Ensemble is a thorny problem with such monstrous forces; it was not perfectly solved here of all places, but the degree of precision obtained was remarkable in the circumstances and an occasional flaw in unanimity went for nothing amid the vitality and refinement of the interpretation, and the beauty of sound elicited by an anonymous and excellent chorus, and by the Royal Philharmonic Orchestra. The technical difficulties of the tenor solo in the Sanctus were long since conquered by Mr. Richard Lewis, who makes of it just such a song of “tender beings angelical” as Gerontius heard in Heaven. It was a noble and beautiful performance; to have heard the Lacrymosa so performed was to understand why Sir Thomas Beecham cherishes Berlioz, and why we should cherish him too.
The Times Music Correspondent
14 December 1959
Fanfare magazine review
The Pristine Audio version of the 1959 Berlioz Requiem is a major addition to the Beecham discography. Highest recommendation
On December 13, 1959 at London’s Royal Albert Hall, Thomas Beecham conducted the Royal Philharmonic Orchestra and Chorus in a performance of the Berlioz Grande Messe des morts. In addition to being England’s pre-eminent conductor and a towering international presence, Beecham was long recognized as one of the finest Berlioz interpreters of his era. Beecham was 80 at the time of this performance, and had only 15 months to live. I don’t think there is any question that everyone present in Royal Albert Hall on December 13, 1959 (Beecham included), realized this was an event that would never be replicated. The result is a performance for the ages, one of the greatest and most affecting renditions of the Berlioz Requiem preserved on disc. The 1959 Beecham Berlioz Requiem has been reviewed three times in Fanfare. In the March/April 1984 issue (7:4), William Youngren reviewed a Cetra double LP issue. Youngren wrote: “I found myself as overwhelmed, by both music and performance, as ever … this is a set to be grateful for, one that should be in every collection, bar none.” Adrian Corleonis took a different point of view when appraising a CD release on the Hunt label (Nov/Dec 1988, 12:2): “Beecham’s brisk pace—saved from headlong precipitateness only by gentlemanly elegance—scants Berlioz’s grandeur with amazing dexterity.” But Corleonis had the opportunity to return to this Berlioz Requiem, courtesy of the BBC’s official release of the concert (Nov/Dec 1999, 23:2). The vast sonic improvement of the BBC issue over the Hunt led Corleonis to conclude: “Heard in more or less adequate sound, Beecham’s go at the Requiem leaves even the best of other recordings toiling in the rear.… Indispensably awesome.” I join my colleagues in their glowing assessment. This is a recording that commands attention from anyone who is interested in Berlioz, or the legacy of Thomas Beecham.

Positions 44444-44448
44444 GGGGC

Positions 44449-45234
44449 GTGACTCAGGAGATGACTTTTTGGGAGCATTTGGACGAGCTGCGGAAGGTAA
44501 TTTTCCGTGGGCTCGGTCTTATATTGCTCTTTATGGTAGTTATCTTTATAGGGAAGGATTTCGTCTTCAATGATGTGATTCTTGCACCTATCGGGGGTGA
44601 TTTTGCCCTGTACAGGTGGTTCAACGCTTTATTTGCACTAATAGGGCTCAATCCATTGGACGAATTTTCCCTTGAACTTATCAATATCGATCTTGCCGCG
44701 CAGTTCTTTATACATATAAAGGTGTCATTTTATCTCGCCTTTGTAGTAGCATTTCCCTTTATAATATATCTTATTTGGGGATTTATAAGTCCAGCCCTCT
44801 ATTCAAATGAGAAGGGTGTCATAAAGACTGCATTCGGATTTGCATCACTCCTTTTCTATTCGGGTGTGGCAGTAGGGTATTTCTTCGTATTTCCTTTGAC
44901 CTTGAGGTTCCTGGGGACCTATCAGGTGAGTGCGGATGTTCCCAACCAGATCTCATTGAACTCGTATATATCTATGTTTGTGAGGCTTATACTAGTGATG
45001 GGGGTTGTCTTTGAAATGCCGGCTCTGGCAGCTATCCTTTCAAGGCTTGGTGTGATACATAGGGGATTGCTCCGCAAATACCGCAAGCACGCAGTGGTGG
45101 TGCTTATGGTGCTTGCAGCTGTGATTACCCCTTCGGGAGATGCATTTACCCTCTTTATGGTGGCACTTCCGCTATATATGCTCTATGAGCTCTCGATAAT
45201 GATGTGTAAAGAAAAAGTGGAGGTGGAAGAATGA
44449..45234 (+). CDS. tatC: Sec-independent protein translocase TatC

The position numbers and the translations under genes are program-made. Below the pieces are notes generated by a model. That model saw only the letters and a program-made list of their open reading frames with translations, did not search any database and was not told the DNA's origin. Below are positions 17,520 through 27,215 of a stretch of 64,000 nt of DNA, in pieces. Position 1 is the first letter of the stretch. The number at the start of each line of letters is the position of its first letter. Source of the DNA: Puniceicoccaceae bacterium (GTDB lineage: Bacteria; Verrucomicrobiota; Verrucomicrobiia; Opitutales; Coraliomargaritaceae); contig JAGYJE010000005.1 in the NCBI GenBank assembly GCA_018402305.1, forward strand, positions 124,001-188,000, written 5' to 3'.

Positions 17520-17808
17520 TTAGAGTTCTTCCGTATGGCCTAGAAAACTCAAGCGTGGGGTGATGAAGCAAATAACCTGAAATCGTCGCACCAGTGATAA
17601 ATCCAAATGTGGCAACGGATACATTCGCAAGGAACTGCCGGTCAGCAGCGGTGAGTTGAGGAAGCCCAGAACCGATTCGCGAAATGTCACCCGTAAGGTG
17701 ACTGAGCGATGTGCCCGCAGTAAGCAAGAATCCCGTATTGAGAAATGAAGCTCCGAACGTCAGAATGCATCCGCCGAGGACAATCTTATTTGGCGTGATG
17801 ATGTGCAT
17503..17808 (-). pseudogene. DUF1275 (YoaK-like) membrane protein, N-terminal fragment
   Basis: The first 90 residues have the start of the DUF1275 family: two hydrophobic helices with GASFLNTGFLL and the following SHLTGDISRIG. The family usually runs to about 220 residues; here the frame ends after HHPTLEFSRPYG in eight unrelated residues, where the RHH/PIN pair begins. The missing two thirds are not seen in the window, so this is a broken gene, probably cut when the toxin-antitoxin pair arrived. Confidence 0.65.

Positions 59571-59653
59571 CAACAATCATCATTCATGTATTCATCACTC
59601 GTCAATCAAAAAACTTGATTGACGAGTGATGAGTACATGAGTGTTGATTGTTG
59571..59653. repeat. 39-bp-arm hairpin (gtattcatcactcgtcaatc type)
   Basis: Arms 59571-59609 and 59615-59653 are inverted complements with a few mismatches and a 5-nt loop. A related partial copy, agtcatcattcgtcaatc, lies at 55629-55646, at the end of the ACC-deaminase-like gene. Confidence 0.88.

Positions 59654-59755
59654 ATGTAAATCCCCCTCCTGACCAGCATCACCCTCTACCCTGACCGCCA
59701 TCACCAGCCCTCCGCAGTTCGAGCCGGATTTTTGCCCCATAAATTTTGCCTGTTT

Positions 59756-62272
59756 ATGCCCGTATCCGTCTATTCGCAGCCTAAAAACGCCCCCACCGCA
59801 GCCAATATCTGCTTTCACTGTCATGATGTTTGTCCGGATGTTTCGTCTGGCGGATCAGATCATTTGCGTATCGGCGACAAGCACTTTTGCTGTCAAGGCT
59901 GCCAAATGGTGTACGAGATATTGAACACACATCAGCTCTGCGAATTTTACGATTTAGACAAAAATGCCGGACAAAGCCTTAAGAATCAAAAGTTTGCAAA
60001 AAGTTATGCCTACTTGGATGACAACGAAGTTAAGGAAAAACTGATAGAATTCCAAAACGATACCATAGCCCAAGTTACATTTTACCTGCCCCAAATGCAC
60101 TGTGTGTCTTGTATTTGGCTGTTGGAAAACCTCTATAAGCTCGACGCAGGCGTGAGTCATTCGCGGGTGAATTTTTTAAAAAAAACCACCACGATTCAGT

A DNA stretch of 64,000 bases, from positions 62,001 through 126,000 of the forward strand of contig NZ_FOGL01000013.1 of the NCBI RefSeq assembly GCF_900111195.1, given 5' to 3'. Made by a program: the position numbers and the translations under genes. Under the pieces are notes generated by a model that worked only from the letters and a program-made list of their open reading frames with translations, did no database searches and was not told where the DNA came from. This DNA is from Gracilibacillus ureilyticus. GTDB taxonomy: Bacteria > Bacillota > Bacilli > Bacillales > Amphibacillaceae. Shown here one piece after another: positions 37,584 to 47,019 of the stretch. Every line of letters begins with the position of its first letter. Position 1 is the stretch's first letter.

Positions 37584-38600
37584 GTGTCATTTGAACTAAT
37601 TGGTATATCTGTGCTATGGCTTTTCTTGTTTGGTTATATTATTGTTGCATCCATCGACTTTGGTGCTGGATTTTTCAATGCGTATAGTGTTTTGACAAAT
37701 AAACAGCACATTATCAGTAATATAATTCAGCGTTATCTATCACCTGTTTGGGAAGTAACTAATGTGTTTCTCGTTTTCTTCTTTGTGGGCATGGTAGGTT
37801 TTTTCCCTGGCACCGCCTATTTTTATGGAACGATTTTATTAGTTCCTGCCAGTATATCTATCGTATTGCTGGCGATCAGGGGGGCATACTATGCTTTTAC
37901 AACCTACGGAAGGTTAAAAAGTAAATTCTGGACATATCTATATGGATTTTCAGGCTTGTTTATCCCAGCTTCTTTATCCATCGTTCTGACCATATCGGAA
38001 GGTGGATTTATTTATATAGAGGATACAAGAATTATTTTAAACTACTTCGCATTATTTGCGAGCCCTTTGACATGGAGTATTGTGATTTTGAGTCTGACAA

And now it is my turn to reappraise my feelings about the performance. Until now, I was familiar with the Beecham Berlioz Requiem courtesy of the previously mentioned official BBC issue. It is a fine example of a late-1950s radio broadcast, offering respectable dynamic range and impact, as well documenting the beautiful, rich sound Beecham was able to coax from his beloved Royal Philharmonic Orchestra and Chorus, as well as tenor Richard Lewis in the Sanctus. I have to confess that in listening to the BBC issue, my impression was that the Beecham interpretation, while the most beautiful I have ever heard, did not quite realize this epic work’s potential for electrifying impact. But a new Pristine Audio restoration erases any previously held reservations. Andrew Rose processed the BBC recording with Pristine Audio’s “XR remastering” and “ambient stereo.” I hear nothing artificial in Rose’s superb restoration. What I do hear is the version of this performance that, at long last, invokes the experience of hearing the music in the vast acoustic of Royal Albert Hall, but with absolutely no loss of detail. In fact, the voices and orchestra emerge here with even greater clarity. It would perhaps be stretching things just a bit to say the Pristine Audio restoration equals the best stereo recordings of the era (compare it, for example, with Beecham’s contemporaneous RCA recording of Eugene Goossens’s Cecil B. DeMille orchestration of Handel’s Messiah). But now, such moments as the climax of the Tuba mirum, the trombone interjections in the Hostias and concluding Agnus Dei, and the timpani in that final movement all have the hair-raising effect Berlioz and Beecham intended. It is a sonic restoration that can be enjoyed by any listener, even those not partial to historic recordings.
The inclusion of the announcer’s closing comments (not included on the BBC release) is a welcome addition. The CD insert includes a brief essay and track listings. No texts or translations, but they are of course readily available from other recordings, and via the internet. The Pristine Audio version of the 1959 Berlioz Requiem is a major addition to the Beecham discography. Highest recommendation.